The trade balance deficit grew in August 2010. The headlines from the BEA (Bureau of Economic Analysis) press release:
The U.S. Census Bureau and the U.S. Bureau of Economic Analysis, through the Department of Commerce, announced today that total August exports of $153.9 billion and imports of $200.2 billion resulted in a goods and services deficit of $46.3 billion, up from $42.6 billion in July, revised August exports were $0.3 billion more than July exports of $153.5 billion. August imports were $4.1 billion more than July imports of $196.1 billion.
The good news is that the trade balance normally contracts during economic contractions – more or less confirming that the economy was still growing in August. Here is the headlined analysis of the changes in exports:
The July to August change in exports of goods reflected decreases in capital goods ($1.5 billion) and other goods ($0.6 billion). Increases occurred in foods, feeds, and beverages ($1.2 billion); industrial supplies and materials ($0.6 billion); and automotive vehicles, parts, and engines ($0.1 billion). Consumer goods were virtually unchanged.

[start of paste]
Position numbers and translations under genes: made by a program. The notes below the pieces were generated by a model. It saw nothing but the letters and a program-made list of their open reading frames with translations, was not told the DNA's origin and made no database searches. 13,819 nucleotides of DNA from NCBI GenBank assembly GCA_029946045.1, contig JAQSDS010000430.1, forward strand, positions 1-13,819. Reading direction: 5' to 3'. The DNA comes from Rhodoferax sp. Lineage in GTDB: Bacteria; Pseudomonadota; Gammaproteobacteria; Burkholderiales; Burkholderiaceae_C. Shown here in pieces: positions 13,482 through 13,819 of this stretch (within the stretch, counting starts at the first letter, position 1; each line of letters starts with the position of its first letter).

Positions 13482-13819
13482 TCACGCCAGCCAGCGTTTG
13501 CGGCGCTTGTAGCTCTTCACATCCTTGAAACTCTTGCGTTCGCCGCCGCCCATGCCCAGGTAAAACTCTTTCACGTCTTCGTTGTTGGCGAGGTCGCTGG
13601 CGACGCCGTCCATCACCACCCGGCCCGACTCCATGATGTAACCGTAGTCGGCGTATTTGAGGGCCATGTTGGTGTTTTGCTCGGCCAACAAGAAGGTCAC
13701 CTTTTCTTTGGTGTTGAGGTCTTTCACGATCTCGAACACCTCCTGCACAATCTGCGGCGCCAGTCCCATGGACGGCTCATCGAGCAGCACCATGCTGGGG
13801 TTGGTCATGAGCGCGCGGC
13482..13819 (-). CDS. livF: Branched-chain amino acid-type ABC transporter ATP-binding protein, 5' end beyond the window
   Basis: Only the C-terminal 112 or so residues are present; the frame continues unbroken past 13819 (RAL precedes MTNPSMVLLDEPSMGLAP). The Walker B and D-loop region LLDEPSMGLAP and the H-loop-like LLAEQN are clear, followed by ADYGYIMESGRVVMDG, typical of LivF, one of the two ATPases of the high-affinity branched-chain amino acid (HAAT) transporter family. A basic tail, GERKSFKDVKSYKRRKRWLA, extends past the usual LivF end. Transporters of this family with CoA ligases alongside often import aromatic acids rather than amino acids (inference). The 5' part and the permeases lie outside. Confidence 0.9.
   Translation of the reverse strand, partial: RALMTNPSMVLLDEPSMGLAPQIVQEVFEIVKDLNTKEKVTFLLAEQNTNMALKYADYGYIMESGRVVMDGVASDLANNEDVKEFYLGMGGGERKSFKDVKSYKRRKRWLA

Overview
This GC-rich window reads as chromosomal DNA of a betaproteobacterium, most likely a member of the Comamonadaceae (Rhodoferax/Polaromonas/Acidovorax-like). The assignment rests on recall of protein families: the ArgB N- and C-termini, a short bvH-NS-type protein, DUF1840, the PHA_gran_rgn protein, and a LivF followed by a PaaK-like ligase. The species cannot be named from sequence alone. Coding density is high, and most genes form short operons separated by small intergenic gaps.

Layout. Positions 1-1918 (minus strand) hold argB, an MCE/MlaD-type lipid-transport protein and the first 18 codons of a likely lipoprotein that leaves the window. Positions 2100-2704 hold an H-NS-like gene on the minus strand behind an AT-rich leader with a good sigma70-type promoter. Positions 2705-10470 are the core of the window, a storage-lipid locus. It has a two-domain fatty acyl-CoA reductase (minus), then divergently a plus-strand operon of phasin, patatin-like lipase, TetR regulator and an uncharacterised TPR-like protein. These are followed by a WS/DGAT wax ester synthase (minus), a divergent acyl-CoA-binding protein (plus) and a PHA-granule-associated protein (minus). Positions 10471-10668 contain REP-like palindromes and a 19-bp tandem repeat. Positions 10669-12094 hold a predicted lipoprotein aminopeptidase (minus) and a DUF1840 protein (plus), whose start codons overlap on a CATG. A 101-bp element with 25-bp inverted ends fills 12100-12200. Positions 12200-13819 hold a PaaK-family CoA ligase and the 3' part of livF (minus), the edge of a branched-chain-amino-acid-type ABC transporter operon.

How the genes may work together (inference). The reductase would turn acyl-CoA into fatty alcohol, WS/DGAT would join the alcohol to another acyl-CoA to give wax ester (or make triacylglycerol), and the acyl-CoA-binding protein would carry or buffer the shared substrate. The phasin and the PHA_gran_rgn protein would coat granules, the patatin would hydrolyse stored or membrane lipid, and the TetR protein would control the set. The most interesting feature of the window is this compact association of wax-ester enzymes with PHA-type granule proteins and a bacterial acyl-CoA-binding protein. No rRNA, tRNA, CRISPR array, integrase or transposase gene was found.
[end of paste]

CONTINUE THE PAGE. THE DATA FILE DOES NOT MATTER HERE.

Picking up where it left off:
No matter how we slice it in 2010, imports are growing at approximately double the rate of exports. The government’s analysis of the increase in August.
The July to August increase in imports of goods reflected increases in consumer goods ($1.4 billion); capital goods ($0.9 billion); automotive vehicles, parts, and engines ($0.7 billion); other goods ($0.4 billion); industrial supplies and materials ($0.2 billion); and foods, feeds, and beverages ($0.1 billion).